The best special effect in this adaptation of one of Marvel Comics’ second- or third-tier titles occurs at the very start, when Michael Douglas appears looking a good three decades—or more—younger than his seventy years. The sequence is astonishingly convincing, and puts the waxen version of the young Arnold Schwarzenegger that recently appeared in “Terminator Genisys” to shame.
None of the CGI that follows in Peyton Reed’s “Ant-Man,” about an incredibly shrinking superhero, is as good as this opening: the visuals are good enough, but slightly cheesy, as though the filmmakers were acknowledging that they’re not trying to raise the bar here. There are even moments—as in a shot of a hugely enlarged Thomas the Tank Engine, its eyes bobbing back and forth, toward the close—when they’re obviously winking at the absurdity of it all.
Nor does the movie fit comfortably into the hugeness of the rest of the cinematic Marvel universe. There’s a stray reference to the latest installment of “Avengers,” but the only one of that group’s members that appears—if you set aside the obligatory post-credits clip—is a second-tier one, the Hawk (Anthony Mackie). It’s obvious that “Ant-Man” is intended to serve, in more ways than one, as Disney-Marvel’s version of the shrimp little brother to the big guys. That’s fine in theory; the problem is that the movie’s almost self-deprecatory sense of tongue-in-cheek humility is matched by the fact that all the pleasures it affords are very small ones indeed. Some will argue, not without justification, that they’re as infinitesimal as its hero.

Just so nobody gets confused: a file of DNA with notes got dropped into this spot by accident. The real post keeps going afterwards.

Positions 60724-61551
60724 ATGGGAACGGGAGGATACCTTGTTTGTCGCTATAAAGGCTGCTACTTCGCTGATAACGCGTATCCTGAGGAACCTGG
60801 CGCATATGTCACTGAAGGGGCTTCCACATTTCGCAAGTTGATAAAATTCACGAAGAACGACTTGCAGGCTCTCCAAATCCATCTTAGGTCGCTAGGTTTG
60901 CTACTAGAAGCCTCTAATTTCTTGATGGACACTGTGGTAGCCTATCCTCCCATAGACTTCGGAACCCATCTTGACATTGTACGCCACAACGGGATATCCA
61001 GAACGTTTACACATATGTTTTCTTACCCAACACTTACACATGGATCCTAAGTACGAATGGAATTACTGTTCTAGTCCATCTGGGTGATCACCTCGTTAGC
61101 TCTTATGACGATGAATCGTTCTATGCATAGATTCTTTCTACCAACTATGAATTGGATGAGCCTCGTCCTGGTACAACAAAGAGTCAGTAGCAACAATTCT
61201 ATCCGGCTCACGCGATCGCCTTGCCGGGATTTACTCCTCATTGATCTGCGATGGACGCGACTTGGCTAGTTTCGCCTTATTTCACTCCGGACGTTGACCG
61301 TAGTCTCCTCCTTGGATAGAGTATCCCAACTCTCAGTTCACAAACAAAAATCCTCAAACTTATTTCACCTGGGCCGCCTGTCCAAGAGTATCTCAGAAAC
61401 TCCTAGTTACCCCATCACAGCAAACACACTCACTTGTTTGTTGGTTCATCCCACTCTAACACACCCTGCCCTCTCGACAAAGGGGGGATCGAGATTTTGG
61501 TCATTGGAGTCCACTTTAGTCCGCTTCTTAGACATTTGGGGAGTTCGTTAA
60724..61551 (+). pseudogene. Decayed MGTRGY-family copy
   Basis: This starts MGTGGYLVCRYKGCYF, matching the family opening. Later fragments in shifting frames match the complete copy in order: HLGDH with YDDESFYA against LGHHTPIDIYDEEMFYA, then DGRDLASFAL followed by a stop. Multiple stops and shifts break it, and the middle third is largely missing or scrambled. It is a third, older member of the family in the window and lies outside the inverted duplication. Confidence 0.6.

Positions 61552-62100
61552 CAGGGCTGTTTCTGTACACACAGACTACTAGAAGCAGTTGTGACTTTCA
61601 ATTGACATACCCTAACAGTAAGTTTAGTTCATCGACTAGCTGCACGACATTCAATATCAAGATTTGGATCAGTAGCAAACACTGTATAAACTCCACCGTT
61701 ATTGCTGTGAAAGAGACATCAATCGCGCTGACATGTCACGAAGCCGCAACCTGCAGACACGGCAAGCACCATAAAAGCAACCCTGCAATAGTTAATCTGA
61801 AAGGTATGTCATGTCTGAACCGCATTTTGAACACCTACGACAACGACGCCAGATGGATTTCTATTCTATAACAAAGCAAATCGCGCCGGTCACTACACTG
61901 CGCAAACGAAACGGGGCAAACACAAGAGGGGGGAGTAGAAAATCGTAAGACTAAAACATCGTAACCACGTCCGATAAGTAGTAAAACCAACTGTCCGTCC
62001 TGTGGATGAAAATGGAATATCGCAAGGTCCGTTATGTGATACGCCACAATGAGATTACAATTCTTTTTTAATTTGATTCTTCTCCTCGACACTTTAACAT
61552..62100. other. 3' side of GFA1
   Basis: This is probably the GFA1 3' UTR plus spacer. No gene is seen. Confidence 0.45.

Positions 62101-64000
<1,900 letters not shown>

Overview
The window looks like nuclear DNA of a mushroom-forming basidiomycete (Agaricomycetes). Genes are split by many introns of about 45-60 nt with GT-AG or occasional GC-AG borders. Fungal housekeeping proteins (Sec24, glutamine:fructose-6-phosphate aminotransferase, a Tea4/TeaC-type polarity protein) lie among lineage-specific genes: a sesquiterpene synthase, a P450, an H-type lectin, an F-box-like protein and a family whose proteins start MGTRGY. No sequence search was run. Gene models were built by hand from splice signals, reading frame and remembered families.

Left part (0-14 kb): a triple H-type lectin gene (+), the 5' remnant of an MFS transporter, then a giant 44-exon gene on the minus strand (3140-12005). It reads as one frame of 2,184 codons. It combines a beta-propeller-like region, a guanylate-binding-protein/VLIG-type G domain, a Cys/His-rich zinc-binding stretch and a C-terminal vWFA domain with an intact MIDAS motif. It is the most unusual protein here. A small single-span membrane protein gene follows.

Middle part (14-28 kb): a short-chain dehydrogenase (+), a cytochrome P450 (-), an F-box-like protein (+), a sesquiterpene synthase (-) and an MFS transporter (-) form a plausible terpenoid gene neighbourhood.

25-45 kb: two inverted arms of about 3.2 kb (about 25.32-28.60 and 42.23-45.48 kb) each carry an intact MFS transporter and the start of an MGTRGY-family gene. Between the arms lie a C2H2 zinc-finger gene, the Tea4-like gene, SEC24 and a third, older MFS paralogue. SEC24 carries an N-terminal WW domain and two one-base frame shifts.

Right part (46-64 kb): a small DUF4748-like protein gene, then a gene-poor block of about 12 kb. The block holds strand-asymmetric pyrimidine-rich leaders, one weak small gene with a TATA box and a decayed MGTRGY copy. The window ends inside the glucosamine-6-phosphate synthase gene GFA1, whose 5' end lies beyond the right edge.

The essentially jocular nature of the enterprise was, of course, reflected from the start in the choice of Edgar Wright, whose bizarre take on things was reflected in his work with Simon Pegg and Nick Frost, to script and direct. He dropped out as director over “creative differences,” of course, and while he and Joe Cornish are still credited first as scripters, precisely how much of their work remains in thrown into question by the addition of Adam McKay (Will Ferrell’s collaborator) and Paul Rudd in that category. Rudd’s assumption of the title role also certifies the essentially genial nature of the enterprise: he’s basically a light comedian, after all, and brings that quality to the part of Scott Lang, the expert cat burglar and ex-con recruited by the original Ant-Man, Hank Pym (Douglas) to don his old suit and short-circuit the malevolent plans of Pym’s corporate successor Darren Cross (Corey Stoll) to weaponize the miniaturization technology in league with a villainous bureaucrat (Martin Donovan).
The mission involves lots of slapsticky training for Lang-Rudd, with plenty of comic pratfalls and bug-eyed reaction shots (pun definitely intended) as he learns to control the process of shifting size and is taught fighting techniques by Pym’s svelte, martial arts-trained daughter Hope (Evangeline Lilly), who’s also serving as her father’s mole in Cross’s company. Our miniature hero must also learn how to telepathically direct his army of helper ants—rendered in CGI with varying levels of persuasiveness—to do what they must to ensure his success in derailing Cross’s plans.